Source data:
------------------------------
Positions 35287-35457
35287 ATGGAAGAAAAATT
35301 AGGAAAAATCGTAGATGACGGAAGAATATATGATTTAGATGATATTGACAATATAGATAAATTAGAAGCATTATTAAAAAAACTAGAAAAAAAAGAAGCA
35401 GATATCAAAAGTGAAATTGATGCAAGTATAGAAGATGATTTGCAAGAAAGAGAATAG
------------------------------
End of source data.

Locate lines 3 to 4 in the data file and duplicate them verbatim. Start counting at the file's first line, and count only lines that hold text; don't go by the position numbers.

35301 AGGAAAAATCGTAGATGACGGAAGAATATATGATTTAGATGATATTGACAATATAGATAAATTAGAAGCATTATTAAAAAAACTAGAAAAAAAAGAAGCA
35401 GATATCAAAAGTGAAATTGATGCAAGTATAGAAGATGATTTGCAAGAAAGAGAATAG